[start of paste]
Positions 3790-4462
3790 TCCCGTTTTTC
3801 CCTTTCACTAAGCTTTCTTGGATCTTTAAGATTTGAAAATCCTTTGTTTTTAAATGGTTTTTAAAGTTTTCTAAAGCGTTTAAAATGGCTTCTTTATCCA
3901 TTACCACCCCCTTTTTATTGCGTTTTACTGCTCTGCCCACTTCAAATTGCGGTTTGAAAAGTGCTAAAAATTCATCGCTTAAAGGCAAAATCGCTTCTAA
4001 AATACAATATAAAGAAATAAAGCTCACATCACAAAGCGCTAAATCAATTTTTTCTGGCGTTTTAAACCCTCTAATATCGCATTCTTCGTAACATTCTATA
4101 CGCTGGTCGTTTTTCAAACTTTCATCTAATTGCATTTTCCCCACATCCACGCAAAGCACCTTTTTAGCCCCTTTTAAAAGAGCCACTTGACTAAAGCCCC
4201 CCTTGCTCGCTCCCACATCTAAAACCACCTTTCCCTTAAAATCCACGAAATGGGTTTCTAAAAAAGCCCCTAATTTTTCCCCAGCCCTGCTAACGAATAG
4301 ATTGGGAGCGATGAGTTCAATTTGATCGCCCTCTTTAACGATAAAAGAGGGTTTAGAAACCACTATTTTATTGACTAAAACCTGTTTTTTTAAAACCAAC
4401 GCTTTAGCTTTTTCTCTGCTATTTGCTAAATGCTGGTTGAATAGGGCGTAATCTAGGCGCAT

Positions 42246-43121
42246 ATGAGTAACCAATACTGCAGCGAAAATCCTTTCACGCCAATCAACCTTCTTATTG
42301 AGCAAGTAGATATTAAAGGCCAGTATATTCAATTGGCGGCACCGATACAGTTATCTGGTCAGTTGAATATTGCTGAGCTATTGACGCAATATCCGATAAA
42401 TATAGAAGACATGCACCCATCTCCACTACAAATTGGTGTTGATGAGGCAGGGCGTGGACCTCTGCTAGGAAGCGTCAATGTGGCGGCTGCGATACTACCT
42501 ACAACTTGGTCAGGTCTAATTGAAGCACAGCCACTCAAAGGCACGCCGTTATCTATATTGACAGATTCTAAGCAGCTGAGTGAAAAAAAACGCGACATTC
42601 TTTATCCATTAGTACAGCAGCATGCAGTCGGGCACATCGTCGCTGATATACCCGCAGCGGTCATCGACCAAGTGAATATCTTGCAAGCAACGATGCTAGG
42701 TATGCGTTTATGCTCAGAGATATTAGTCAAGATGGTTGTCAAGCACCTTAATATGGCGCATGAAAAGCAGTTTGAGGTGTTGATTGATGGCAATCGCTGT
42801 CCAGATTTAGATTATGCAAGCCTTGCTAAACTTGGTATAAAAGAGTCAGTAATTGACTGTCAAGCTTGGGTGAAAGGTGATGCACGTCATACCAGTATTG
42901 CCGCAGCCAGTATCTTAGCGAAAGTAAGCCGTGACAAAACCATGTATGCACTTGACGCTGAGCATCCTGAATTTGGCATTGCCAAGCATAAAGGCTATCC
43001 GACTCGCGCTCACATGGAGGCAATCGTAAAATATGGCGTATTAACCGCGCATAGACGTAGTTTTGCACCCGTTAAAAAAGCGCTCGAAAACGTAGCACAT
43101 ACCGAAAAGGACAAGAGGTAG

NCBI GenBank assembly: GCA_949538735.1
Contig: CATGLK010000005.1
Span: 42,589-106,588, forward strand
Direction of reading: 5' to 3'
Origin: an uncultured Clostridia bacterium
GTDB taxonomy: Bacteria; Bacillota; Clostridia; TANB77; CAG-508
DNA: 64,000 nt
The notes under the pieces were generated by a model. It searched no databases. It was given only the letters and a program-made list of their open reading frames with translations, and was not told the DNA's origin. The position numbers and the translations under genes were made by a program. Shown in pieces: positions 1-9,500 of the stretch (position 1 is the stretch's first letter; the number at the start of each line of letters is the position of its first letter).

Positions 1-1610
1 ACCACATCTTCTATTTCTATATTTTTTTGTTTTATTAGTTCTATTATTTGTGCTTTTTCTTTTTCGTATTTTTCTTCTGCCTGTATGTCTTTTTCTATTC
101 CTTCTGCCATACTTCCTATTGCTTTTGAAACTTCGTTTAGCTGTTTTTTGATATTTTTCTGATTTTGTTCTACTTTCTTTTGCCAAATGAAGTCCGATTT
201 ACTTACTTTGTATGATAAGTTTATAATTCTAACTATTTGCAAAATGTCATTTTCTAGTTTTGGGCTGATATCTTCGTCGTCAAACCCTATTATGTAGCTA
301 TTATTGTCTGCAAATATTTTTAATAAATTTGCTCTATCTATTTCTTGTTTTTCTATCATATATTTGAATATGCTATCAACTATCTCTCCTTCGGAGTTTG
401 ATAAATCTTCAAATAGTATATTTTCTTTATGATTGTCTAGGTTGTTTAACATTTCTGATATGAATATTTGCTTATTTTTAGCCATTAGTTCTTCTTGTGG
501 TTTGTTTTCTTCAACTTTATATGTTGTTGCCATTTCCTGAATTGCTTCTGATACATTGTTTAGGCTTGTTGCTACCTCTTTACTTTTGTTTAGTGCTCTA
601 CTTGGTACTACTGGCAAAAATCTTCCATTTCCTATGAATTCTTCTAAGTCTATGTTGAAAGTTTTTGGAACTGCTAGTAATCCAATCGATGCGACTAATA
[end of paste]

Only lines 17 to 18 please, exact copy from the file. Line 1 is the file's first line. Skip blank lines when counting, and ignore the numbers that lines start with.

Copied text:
42801 CCAGATTTAGATTATGCAAGCCTTGCTAAACTTGGTATAAAAGAGTCAGTAATTGACTGTCAAGCTTGGGTGAAAGGTGATGCACGTCATACCAGTATTG
42901 CCGCAGCCAGTATCTTAGCGAAAGTAAGCCGTGACAAAACCATGTATGCACTTGACGCTGAGCATCCTGAATTTGGCATTGCCAAGCATAAAGGCTATCC